The architect has added a two-storey extension to a 19th-century family home set within acres of gardens
Architect Stephen Taylor Architects
Location Bramhall, Cheshire
Completed March 2012
Set within an acre of mature gardens in Bramhall, outside Manchester, Sheringham House is a large, 19th-century five-bedroom family home, recognisable in type by the rambling multitude of bay windows and chimneys and the over-ripe hue and decorative flourishes of its red brickwork.
To this, Stephen Taylor Architects has added a two-storey extension that intelligently re-orientates the house towards the south-west, with a new kitchen and breakfast room at ground floor and family room at first floor.
Rather than setting up an easy-to-read counterpoint between house and extension, the architect has engaged with the building’s own late-Victorian architecture, carefully weaving the two together and taking inspiration from the familiarity of its elements in a manner that is simultaneously thoughtful and playful.
The half-hexagon plan form of the new extension relates closely to the bay windows of the old house but, like the new chimney that describes its northern face, presents a deliberately over-scaled and abstracted version.
Similarly, the new brickwork is close in colour to that of the main house but slightly paler and warmer, with decorative bands of brick reminiscent of the Victorian detailing running into the massing of the main house, blurring any sense of a clear line between old and new.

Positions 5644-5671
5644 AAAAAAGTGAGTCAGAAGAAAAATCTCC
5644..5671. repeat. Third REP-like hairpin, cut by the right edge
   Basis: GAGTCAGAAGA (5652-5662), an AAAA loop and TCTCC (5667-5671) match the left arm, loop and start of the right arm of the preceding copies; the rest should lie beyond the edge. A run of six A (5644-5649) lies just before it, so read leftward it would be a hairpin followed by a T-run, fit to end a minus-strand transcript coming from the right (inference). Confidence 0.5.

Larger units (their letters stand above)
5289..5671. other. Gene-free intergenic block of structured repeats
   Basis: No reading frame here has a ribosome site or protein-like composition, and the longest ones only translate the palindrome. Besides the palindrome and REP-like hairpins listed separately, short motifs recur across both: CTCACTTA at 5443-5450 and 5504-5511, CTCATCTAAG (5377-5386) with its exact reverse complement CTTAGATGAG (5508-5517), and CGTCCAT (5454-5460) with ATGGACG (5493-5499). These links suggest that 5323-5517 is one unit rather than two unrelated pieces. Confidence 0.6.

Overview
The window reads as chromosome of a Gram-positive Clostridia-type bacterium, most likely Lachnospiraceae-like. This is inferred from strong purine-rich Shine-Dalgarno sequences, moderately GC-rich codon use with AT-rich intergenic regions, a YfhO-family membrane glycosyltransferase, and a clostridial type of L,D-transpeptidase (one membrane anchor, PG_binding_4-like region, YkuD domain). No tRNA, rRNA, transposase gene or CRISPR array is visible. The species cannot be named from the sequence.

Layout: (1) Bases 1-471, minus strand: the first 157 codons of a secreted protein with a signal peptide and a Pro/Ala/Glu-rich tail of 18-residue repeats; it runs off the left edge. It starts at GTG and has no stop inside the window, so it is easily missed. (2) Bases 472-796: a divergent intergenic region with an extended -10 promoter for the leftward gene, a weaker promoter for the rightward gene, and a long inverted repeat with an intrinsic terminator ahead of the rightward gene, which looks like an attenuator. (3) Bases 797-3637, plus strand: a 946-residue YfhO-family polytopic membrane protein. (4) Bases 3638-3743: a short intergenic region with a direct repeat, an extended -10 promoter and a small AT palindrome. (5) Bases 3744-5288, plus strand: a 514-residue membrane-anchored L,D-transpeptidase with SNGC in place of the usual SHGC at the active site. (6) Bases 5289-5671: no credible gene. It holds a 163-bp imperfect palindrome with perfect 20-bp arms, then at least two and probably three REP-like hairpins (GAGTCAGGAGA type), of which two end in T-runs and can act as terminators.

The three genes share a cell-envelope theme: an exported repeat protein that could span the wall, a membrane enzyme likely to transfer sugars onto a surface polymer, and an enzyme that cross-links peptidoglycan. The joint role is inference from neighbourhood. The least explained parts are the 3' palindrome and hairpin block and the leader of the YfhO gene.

Structural engineer Richard Rhodes & Partners
Main contractor Ladson Construction
Windows and doors supplier Romiley Joinery
Windows within walls
A common theme of both Stephen Taylor’s built work and his teaching has been an idea of the city formed by an architecture of windows set within walls; that the composition and detailing of fenestration defines both the atmospheric qualities of the interiors we inhabit and the character of our urban spaces. This key role in the negotiation between inside and outside has led Taylor to develop elevations often characterised by repetitive ordering, and in parallel, to explore opportunities to particularise the everyday elements of a window’s construction.
At the practice’s Craddock Cottages project in Gomshall, Surrey, this led to the customisation of the lintel and sill construction, with crushed bricks and tiles used within the concrete aggregate to visually align them more closely with the surrounding brick walling — a subtle adjustment that changes one’s reading of otherwise commonplace windows.
At Sheringham House this theme has been developed further still. Most obviously, there is a clear distinction between the treatment of the large doors opening on to the rear terrace and the smaller, more traditionally proportioned windows.
The larger, kinked opening of the doors led to the use of a structural steel that has been screened by an eye-catching band of patterned brickwork that extends beyond the structural opening, binding the extension and main house together.
In contrast, the timber frames and concrete lintels and sills of the smaller windows suggest at first glance very familiar elements, with only a closer reading revealing a gentle step in frame profile and the tailoring of the casting of the concrete sills to comfortably accommodate plant pots.
As with the Craddock Cottages, the discrete adjustment of standard elements has led to a slight change in how one perceives the windows; but this time it goes a step further, engaging constructional necessity with day-to-day use.